In the autumn of 2010, Cook County and portions of Lake County were designated as undergoing Moderate drought. Precipitation totals from mid-March were less than eighteen inches for sections of northeastern Minnesota, more than four inches short of average (maps below). In many of these areas, mid-March through early November precipitation totals rank below the 10th percentile (one year in ten) when compared with past years over the same seasonal interval.
Other areas in northeastern Minnesota were considered to be Abnormally Dry. Much of this region experienced growing season precipitation shortfalls in 2009 and lower than average snowfall this past winter.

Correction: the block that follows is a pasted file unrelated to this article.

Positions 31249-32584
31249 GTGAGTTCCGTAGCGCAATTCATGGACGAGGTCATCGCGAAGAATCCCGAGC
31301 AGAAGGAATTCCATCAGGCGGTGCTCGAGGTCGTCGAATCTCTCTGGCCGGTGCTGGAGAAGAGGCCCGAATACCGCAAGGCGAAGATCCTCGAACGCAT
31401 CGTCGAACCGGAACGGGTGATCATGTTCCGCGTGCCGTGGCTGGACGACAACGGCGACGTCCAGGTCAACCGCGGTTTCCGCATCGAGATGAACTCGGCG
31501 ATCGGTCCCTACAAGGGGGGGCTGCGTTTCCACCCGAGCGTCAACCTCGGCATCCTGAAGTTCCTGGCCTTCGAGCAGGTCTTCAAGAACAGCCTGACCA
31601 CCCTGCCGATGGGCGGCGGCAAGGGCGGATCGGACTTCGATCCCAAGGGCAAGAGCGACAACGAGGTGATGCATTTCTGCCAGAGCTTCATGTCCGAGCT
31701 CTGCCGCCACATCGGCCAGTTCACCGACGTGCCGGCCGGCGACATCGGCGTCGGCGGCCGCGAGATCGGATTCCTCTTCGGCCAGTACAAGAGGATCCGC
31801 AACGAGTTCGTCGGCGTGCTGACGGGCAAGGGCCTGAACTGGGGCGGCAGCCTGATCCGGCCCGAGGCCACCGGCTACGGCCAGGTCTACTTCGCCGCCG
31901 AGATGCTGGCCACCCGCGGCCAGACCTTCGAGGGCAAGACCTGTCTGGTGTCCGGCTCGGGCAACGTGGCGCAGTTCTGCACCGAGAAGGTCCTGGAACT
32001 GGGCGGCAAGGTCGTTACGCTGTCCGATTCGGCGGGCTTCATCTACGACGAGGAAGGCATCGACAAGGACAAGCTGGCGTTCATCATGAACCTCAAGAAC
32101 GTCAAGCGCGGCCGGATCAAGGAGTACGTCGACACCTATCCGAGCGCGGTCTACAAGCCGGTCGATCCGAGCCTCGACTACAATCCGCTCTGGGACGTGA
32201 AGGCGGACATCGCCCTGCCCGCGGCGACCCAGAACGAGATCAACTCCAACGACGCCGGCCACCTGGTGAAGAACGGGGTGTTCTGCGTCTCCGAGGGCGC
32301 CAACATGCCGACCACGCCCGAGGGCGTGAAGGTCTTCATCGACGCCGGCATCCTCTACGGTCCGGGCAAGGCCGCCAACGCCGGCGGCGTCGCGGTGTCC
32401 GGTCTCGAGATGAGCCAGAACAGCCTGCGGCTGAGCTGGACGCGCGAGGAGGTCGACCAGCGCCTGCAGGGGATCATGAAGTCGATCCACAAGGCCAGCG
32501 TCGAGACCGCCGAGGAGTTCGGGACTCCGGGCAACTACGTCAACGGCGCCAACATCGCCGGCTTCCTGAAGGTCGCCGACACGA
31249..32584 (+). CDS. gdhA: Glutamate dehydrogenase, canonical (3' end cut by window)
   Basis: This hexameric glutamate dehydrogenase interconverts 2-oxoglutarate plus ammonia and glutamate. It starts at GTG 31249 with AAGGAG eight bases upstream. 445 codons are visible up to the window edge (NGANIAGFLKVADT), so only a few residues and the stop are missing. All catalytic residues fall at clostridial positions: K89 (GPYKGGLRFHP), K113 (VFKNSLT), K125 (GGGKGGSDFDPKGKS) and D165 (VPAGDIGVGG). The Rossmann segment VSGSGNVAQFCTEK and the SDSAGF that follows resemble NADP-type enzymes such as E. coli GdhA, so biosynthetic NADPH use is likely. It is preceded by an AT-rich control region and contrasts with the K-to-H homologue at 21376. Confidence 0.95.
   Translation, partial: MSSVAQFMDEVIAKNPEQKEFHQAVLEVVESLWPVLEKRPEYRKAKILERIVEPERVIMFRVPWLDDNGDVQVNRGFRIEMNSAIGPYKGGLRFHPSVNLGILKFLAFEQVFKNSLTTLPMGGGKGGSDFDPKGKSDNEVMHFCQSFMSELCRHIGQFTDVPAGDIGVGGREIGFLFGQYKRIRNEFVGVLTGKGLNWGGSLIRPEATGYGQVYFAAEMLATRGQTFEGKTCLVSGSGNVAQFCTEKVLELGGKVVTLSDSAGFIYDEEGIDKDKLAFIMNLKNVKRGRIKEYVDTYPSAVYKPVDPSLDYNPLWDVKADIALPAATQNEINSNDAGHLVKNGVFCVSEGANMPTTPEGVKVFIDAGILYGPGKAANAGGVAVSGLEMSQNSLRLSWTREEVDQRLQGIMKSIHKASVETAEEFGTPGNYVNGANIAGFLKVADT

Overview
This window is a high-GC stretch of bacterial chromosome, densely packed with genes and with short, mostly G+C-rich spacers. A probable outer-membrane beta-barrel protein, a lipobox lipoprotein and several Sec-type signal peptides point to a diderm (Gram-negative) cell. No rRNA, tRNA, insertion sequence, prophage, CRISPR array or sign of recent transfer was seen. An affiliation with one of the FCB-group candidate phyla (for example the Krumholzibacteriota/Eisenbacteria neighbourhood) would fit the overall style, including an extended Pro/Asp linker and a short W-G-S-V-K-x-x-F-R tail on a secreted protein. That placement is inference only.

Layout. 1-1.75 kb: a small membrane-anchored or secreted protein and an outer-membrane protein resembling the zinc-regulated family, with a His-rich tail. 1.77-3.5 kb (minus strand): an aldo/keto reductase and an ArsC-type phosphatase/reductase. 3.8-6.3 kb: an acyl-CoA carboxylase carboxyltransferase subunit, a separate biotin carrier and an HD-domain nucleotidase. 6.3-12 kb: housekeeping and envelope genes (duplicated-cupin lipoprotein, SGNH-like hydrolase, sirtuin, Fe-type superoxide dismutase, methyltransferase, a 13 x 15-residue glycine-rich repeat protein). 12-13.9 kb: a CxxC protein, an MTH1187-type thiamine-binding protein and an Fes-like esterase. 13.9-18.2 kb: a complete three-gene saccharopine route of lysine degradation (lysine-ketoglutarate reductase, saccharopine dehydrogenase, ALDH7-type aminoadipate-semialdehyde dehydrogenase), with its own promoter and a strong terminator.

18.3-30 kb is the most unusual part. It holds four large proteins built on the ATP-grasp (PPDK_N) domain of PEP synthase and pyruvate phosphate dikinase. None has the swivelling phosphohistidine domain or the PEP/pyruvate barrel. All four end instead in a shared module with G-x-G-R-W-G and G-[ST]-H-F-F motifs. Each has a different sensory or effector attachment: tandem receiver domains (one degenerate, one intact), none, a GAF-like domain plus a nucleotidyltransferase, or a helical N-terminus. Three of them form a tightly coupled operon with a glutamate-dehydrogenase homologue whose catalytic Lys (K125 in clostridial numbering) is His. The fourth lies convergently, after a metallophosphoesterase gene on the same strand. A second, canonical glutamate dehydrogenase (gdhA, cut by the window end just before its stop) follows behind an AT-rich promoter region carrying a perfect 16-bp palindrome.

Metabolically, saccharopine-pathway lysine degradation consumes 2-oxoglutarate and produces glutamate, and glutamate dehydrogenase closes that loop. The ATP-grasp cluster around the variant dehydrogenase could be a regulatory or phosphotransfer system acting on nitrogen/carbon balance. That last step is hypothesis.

Although the U.S. Drought Monitor in the Fall of 2010 no longer indicated drought in east central Minnesota, some hydrologic systems in this area remain impacted by long-term dryness that began in June of 2008. This long-term precipitation anomaly is responsible for low water levels in larger lakes and wetland complexes across Anoka, Ramsey, Chisago, and Washington counties.
The very dry weather has led to stream discharge values in northeastern Minnesota that rank below the 10th percentile when compared with historical data for the date. Lake Superior water level in fall 2010 was seven inches below fall 2009's level and 13 inches below the historical average.